The three round cakes were a surprise for our good friend James’ birthday.  His wife was out of the country and after some prodding she informed me that he loved pound cake with glazey stuff on top. It was the funniest thing when his sister also dropped off a pound cake the same day!

 

The remaining heart shaped cake (not exactly appropriate to share for a dudes bday when his wife is in another country) stayed home and got a special Valentine’s day treatment for me and J-Bird to enjoy.   I sprinkled these sweet Wilton Hearts under the cake like confetti and drizzled the glaze over the contours of the cake for a dramatic effect.

Heart Shaped Bundt Cake

I also cooked down some frozen strawberries in confectioners sugar and water and served that with the sliced cake. Apparently we were too busy savoring it to take a photo! At any rate, here’s the recipe so you can whip this up in your own kitchen.

 

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Cheesy Souffle & Mixed Green Salad Recipe

I have been mixing things up for dinner lately and trying to incorporate healthy satisfying dishes that are also light. Cheese is my weakness so I’ve been hunting for ways to incorporate it wisely without going too crazy.

My sweet mom gave me a beautiful red Emeril souffle crock for Christmas and I just love that having the right equipment can make a girl confident enough to attempt even the toughest of recipes. Turns out my preconceived worst-case-scenario visions of catastrophically collapsing souffles were unwarranted and this recipe is actually pretty easy!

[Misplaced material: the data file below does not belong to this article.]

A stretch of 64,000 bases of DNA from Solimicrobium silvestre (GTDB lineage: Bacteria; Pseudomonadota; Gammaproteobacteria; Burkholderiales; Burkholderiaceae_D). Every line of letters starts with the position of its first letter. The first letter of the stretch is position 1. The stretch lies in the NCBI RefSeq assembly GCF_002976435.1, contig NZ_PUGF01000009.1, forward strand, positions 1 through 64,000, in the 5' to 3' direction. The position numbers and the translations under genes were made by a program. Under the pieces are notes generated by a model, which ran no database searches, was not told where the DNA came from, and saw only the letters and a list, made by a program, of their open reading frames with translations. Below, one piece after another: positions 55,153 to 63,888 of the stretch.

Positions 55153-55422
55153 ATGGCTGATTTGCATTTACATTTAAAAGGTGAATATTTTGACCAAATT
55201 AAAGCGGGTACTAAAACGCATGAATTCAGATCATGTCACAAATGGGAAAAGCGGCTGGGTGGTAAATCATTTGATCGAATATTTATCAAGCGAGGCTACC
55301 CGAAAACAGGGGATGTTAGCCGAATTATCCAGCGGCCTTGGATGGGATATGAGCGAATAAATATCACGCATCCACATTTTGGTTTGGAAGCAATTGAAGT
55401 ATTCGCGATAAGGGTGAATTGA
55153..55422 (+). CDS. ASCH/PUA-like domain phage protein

I served this along a mixed green salad topped with Craisins and drizzled with The. Best. Salad. Dressing. Evar. Period. (see recipe for that below)

Cheesy Souffle Recipe

Cooking Spray
2 tbsp. all-purpose flour
2 tbsp. light butter
1/2 tsp.table salt
1/4 tsp. cayenne pepper
1/4 tsp. black pepper
1/4 tsp. nutmeg
1/4 c. grated Parmesan cheese
2/3 c. Monterrey Jack cheese
2 large egg yolk(s)
5 large egg white(s), beaten
16 fl. oz.Fat Free Half & Half

Preheat your oven to 375°F. Spray a 2 qt. soufflé pan with cooking spray.

In a saucepot over medium heat melt butter and whisk in flour to make a roux.

Whisk in 1/4 c. of Half & Half until the flour is dissolved.  Add the remaining Half & Half and whisk until smooth and slightly thickened.

Remove from heat adding in the spices,  cheeses and egg yolks.

Beat the egg whites using high speed in a stand mixer until stiff and airy.

Gently fold 1/3 of the eggwhites at a time into the cheese mixture until completely incorporated. This will appear a bit lumpy, but not to worry.

Pour into soufflé pan and bake for 40 minutes

Salad Dressing Recipe

some vinegar (preferably Vincotto Hot Pepper Vinegar)
some Olive Oil (preferably Frantoia)
a little Salt/Garlic/Pepper spice blend

Ok, busted – this really isn’t a recipe. I pour some vinegar into a bowl and whisk while streaming in a similar amount of olive oil.  Once its whipped and thick, I grind some spice blend on top and drizzle it over mixed greens. -Booyah!

For a girl who grew up hating leafy greens & salad dressing,  and whose still not a fan of tartness, this vinaigrette is totally r.o.c.k.i.n. Yes you have to have Frantoia Olive Oil and the Vincotto Hot Pepper Vinegar (which is actually very sweet and not hot in the slightest).  You will never look at salad the same way again!!

Souffle and Salad

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Baby Brioche Recipe


Before I attempt anything crazy like croissants, I though it wise to try my hand at a few simpler breads first.